Traveling by train can give you a new perspective on places you’ve already been, or a unique look at places you’ve never been before. Whether you’re traveling by train, air, or bus, it’s important to take the necessary steps in order to protect yourself on-the-go.
Once you’re ready to hit the road, or rails, in this case, here are some of the best train routes in the USA. Want even more ideas? Check out National Geographic’s itineraries.
The West Coast
Starting in Los Angeles, you can take trains all the way up the coast. Stop and spend some days in San Francisco. The Golden Gate Bridge and park, the famous bookstore, and City Lights, where Allen Ginsberg and Bob Dylan spent their youth, are worth some time—not to mention the waterfront, Alcatraz, and the many museums and art galleries.
Leave San Francisco behind and make your way north to Portland, Oregon. The beer connoisseur will find an abundance of micro brews and hip pubs and taverns. Visit Powell’s Books, the largest new and used bookstore in the world. Portland is a welcoming city with a thriving nightlife.
Next stop Seattle: This city plays host to a passionate sports fan base. While visiting Pike Place Market you’ll see the fish mongers throwing salmon back and forth, street performers, and even the first-ever Starbucks, right across the street. There is also a late night improv theater which is a hoot if you’re a night owl!
Last Stop: Vancouver, BC. Though not in the United States, the west coast and Cascadia wouldn’t be what it is without Vancouver. Surrounded by mountains, Vancouver is home to a diverse population. You can hit the slopes in the winter, or rent bicycles to get around the island in the summer.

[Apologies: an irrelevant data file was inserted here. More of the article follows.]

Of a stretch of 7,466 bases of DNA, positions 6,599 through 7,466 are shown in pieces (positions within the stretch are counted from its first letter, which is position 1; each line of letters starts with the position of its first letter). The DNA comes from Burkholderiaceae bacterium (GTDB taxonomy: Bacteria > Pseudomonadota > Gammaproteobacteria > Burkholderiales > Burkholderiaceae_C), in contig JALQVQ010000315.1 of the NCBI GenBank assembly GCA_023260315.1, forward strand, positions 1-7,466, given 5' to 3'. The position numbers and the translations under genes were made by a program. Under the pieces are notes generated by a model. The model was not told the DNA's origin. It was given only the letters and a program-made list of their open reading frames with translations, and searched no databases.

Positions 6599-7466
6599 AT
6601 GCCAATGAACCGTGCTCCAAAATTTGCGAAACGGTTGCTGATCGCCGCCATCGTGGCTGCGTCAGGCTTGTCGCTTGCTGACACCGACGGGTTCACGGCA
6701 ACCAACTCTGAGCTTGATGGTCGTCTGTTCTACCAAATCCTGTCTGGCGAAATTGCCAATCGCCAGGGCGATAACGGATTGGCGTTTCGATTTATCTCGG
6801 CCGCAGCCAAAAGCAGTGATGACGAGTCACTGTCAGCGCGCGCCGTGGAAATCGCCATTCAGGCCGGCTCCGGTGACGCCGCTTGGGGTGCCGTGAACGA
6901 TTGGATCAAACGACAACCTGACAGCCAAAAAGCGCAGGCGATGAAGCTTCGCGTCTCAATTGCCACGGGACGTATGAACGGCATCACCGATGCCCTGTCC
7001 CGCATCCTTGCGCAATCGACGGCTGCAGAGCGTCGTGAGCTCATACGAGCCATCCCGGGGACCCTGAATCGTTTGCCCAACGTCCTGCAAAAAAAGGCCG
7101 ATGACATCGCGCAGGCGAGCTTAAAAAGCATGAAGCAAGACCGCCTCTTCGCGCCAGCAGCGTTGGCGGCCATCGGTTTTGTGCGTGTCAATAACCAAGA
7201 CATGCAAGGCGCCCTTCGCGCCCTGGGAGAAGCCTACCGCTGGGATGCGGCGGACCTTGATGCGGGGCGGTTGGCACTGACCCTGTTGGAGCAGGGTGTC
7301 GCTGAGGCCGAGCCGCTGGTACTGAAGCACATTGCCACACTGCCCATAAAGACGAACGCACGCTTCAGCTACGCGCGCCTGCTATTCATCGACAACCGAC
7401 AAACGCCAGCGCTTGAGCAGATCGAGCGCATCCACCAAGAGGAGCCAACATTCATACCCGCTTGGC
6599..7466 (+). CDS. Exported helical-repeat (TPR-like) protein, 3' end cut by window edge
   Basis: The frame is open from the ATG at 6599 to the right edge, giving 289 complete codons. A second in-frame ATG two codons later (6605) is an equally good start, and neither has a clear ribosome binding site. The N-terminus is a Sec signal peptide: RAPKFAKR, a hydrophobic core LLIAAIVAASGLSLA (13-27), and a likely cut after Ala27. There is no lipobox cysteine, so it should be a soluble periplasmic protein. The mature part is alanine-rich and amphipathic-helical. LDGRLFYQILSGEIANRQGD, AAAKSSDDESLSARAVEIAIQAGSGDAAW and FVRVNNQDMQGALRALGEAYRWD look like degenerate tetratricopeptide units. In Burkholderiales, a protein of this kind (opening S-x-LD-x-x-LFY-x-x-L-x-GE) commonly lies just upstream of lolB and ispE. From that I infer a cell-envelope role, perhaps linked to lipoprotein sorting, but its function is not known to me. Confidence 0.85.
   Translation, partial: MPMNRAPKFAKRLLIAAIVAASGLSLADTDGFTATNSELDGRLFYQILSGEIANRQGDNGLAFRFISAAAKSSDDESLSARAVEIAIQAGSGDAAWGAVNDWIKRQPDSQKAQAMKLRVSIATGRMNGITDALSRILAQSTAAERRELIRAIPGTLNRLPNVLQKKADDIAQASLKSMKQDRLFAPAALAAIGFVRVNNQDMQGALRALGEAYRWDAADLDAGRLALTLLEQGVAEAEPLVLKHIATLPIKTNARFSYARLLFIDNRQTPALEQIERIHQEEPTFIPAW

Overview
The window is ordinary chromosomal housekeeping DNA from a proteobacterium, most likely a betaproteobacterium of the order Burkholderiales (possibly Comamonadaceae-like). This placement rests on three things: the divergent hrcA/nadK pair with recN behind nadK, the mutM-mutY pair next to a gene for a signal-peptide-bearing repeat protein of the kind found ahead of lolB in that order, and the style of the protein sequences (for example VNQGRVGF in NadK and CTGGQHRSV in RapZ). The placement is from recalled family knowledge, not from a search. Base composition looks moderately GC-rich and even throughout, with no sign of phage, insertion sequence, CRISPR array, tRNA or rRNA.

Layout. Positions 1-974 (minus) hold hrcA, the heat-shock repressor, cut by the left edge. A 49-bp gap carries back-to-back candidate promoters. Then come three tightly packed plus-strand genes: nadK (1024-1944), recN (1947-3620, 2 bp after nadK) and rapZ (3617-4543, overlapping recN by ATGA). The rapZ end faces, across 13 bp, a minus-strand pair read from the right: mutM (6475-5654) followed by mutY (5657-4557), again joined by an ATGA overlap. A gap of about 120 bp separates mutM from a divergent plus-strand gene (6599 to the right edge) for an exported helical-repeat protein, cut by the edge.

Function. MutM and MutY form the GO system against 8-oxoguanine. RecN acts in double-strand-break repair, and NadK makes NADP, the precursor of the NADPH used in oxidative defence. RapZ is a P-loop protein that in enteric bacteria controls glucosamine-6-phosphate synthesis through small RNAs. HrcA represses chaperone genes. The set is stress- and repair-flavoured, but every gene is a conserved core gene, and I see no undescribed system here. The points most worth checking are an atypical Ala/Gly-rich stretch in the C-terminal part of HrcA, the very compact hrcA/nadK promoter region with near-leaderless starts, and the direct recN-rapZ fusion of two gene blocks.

The west coast by train is as scenic as they come. You’ll see everything from seascapes, mountains like Mt. Rainier and Mt. Shasta, cities, and wildlife. If you don’t see orcas in the Puget Sound, you will probably see otters and seals. It’s a good idea to bring some binoculars.
Starting in Chicago, Amtrak trains can take you the 2,438 miles to California. This route mirrors the westward expansion. Shadow the canyons of the Colorado River, into the desert of Utah and Nevada before reaching San Francisco.
Take a stop in Denver to visit their Museum of Modern Art. See a show at the performing arts theater, or catch a bus to Bolder, which offers a variety of little shops in an outdoor mall. Hit the slopes in the winter if you have time, or go for a hike in the summer.
Visit the Great Salt Lake while in Salt Lake City, Utah. Visit the Utah Museum of Fine Arts, or stay in the Snowbird Ski and Summer resort. There are a host of activities, so choosing how to spend your time in Utah is going to be tough!
Arrive in San Francisco to a thriving culture and welcoming city.
New York, New Orleans
The Crescent route takes you from New York all the way to New Orleans. Unlike the west coast, the east is heavily populated. You’ll speed past historical houses on your way to Philadelphia, where you can treat yourself to a cheesesteak. Visit the many museums of history and art, and take an afternoon to watch a baseball game at Citizens Bank Park.
Next, stay a while at the country’s capital. Visit the White House, the Lincoln Memorial, and the Smithsonian. When it comes to the modern history of the United States, you won’t find a more rich place than Washington DC.
Arrive in New Orleans. Whether you’re exploring the French Quarter or taking a cemetery tour, New Orleans has a lot to offer. The Garden District is a great place to have a picnic. If you time your trip accordingly, Mardi Gras is among the best carnivals on the planet.